Transport

Highways England blames “traffic sensor fault” on M6 for delays that hit newly-opened link road

By David Prior at

Highways England has blamed a “traffic sensor fault” for the long queues that hit the A556 this morning, just 24 hours after the new road opened.

The four-mile, £192m dual carriageway, which opened yesterday after a project lasting over two years, connects the M6 at junction 19 near Knutsford with junction 7 of the M56 at Bowdon.

But after a smooth opening day, many motorists’ commutes this morning was blighted by long delays.

Highways England say the delays were caused by a traffic sensor fault at the roundabout at junction 19 of the M6, which has recently been resurfaced as part of a separate scheme.

It explained: “The queuing issues commenced at the end of January when a large number of vehicles began to use the junction from the Northwich direction as a result of structural works being carried out on Acton Bridge by Cheshire West Council. These works are due to continue until July 2017.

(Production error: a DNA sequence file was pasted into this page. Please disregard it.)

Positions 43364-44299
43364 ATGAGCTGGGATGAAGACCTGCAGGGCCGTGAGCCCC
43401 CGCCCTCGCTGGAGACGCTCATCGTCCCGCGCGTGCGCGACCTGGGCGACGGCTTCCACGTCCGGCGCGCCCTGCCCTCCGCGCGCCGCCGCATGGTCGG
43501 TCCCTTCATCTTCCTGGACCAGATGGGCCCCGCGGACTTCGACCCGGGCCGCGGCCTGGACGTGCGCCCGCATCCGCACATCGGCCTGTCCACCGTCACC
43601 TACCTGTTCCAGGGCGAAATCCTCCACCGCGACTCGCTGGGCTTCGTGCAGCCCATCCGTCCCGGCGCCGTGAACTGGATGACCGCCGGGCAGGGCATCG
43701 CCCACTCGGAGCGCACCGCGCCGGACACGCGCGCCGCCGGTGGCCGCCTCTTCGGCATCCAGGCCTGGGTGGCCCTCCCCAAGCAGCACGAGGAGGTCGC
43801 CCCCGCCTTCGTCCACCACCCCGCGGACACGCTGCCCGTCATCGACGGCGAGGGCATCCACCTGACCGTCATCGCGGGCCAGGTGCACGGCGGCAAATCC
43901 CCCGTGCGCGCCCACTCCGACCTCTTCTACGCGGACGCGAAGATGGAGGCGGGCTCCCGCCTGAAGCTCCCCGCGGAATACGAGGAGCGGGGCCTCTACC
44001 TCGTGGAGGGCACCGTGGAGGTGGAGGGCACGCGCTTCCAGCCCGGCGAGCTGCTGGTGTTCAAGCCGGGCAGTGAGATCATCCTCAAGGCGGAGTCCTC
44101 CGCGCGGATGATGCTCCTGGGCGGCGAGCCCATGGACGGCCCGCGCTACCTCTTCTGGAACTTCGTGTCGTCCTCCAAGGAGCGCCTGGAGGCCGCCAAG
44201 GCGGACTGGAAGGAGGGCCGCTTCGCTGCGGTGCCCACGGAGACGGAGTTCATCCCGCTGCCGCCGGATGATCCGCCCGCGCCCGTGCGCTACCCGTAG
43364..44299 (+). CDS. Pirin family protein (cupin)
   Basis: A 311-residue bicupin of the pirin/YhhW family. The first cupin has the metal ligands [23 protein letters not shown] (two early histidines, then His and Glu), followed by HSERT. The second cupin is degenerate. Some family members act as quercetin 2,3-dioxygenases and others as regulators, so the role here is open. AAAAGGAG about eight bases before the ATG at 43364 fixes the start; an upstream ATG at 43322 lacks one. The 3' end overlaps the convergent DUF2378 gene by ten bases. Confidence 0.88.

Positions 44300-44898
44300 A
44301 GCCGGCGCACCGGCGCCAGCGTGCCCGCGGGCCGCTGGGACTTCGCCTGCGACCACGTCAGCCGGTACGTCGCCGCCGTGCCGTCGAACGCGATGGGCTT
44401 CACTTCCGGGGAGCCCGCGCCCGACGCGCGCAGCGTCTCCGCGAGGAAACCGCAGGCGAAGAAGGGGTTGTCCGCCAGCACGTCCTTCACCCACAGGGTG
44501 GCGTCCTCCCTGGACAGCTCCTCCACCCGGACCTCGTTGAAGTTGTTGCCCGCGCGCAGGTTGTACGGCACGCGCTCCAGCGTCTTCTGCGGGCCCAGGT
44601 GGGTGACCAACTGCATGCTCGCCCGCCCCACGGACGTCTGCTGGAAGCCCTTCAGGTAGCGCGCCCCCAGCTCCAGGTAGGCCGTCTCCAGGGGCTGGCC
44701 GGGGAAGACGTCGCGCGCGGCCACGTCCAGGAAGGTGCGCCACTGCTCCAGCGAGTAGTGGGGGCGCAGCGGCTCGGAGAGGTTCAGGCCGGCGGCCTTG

“In February engineers from the routine maintenance contractor checked the traffic signals to confirm they were working correctly and extended the green phases to relieve the congestion.

An aerial view of the new Bowdon roundabout

An aerial view of the new Bowdon roundabout

“At the end of February the roundabout was resurfaced as part of routine maintenance and new sensors fitted for the traffic signals. This work was delayed slightly due to the storm that hit the north west.

“On the morning of Monday 6th March we opened the new A556 and to ensure that the work on the traffic signals had been effective we had engineers on site monitoring the signals. There was no problem with traffic flows around the roundabout or on any associated roads and the signals were returned to operate as an automated system.

“It became obvious during the peak periods of traffic on Monday afternoon and Tuesday morning that there is still an issue with the traffic signals.”

Highways England apologised for the disruption and said that its engineers had identified a fault and were working on a resolution which would “return the traffic signals to full working order”.